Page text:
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Computational Elastic Rod Model Applied to DNA Looping

[+] Author Affiliations
Todd D. Lillian, N. C. Perkins

University of Michigan, Ann Arbor, MI

S. Goyal

Woods Hole Oceanographic Institution, Woods Hole, MA

Paper No. DETC2007-34956, pp. 1449-1456; 8 pages
doi:10.1115/DETC2007-34956
From:
  • ASME 2007 International Design Engineering Technical Conferences and Computers and Information in Engineering Conference
  • Volume 5: 6th International Conference on Multibody Systems, Nonlinear Dynamics, and Control, Parts A, B, and C
  • Las Vegas, Nevada, USA, September 4–7, 2007
  • Conference Sponsors: Design Engineering Division and Computers and Information in Engineering Division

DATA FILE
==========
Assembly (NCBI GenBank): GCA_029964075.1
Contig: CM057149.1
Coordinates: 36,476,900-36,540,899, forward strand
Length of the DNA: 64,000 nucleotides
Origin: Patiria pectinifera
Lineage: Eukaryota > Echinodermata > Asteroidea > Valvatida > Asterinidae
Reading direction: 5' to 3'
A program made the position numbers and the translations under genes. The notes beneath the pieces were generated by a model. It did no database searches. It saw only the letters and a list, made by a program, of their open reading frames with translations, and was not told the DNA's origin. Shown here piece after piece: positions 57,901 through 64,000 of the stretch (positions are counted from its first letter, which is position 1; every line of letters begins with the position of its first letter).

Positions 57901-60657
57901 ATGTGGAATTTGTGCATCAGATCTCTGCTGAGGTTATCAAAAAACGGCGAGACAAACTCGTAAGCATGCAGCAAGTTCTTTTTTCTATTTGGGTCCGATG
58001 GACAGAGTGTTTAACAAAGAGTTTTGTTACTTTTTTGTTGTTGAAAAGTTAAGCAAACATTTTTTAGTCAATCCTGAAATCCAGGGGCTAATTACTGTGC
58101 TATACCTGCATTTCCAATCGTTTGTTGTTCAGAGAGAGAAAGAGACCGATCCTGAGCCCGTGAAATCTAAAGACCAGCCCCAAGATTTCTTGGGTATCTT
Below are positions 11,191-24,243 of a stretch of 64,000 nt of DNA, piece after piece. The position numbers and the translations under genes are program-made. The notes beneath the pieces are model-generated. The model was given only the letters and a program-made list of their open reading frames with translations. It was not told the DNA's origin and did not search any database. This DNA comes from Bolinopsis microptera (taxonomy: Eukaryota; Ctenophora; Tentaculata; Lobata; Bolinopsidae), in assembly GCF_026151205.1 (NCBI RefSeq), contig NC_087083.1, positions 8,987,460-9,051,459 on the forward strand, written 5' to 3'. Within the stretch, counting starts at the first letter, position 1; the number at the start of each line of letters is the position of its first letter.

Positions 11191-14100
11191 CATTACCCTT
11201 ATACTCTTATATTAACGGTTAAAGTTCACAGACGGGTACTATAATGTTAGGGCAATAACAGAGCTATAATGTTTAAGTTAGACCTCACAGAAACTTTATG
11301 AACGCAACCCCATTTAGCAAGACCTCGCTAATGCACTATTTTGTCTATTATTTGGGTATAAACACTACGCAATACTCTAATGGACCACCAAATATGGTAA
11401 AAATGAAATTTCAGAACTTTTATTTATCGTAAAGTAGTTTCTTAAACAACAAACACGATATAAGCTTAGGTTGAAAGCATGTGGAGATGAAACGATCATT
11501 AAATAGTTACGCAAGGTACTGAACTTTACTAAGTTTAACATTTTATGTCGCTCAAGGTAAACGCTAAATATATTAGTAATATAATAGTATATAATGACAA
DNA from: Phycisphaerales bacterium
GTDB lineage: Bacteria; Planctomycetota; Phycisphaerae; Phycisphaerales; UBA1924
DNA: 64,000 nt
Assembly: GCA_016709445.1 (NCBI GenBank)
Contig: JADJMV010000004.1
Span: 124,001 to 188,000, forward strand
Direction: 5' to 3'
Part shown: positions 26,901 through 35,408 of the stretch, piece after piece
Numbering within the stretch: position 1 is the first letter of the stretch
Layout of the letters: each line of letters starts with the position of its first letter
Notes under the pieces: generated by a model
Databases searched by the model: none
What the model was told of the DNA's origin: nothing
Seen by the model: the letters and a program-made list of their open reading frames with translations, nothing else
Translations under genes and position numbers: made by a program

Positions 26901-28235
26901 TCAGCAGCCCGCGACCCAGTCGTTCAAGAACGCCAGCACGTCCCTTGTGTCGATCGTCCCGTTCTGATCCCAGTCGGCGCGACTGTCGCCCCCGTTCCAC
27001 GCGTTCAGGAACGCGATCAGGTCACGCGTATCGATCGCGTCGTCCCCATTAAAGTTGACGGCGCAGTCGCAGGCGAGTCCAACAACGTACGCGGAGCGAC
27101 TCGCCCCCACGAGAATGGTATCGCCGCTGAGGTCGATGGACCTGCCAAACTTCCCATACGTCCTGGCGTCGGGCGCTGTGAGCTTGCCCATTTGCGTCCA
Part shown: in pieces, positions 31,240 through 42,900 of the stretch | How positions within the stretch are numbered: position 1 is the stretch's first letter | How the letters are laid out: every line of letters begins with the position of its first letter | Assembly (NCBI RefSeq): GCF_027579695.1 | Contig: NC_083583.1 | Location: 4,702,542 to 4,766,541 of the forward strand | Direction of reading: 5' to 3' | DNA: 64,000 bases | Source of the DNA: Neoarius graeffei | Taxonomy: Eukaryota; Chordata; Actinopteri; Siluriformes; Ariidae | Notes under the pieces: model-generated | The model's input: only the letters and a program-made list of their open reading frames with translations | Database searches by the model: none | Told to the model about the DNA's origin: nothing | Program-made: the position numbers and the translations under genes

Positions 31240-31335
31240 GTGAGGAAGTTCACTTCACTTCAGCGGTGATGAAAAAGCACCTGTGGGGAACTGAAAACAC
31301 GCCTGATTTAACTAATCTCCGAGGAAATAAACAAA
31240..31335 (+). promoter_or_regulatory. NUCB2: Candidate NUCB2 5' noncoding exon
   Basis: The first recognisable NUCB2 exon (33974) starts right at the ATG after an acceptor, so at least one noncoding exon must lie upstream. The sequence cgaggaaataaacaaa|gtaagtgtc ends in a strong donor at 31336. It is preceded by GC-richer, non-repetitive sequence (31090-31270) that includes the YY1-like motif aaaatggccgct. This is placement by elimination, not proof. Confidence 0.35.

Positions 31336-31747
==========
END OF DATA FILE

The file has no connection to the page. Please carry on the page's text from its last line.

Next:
• ISBN: 0-7918-4806-X | eISBN: 0-7918-3806-4
  • Copyright © 2007 by ASME

abstract

DNA is a long flexible biopolymer containing genetic information. Proteins often take advantage of DNA’s inherent flexibility to perform their cellular functions. Here we present selected results from our computational studies of the mechanical looping of DNA by the Lactose repressor protein. The Lactose repressor resides in the bacterium E. coli and deforms DNA into a loop as a means of controlling the production of enzymes necessary for digesting lactose. We examine this looping process using a computational rod model [1–3] to understand the strain energy and geometry for the resultant DNA loops. Our model captures the multiple looped conformations of the molecule arising from both multiple boundary conditions and geometric nonlinearities. In addition, the model captures the periodic variation of strain energy with base-pair length as suggested by repression experiments (see, for example, [4, 5]).

Copyright © 2007 by ASME
Topics: DNA

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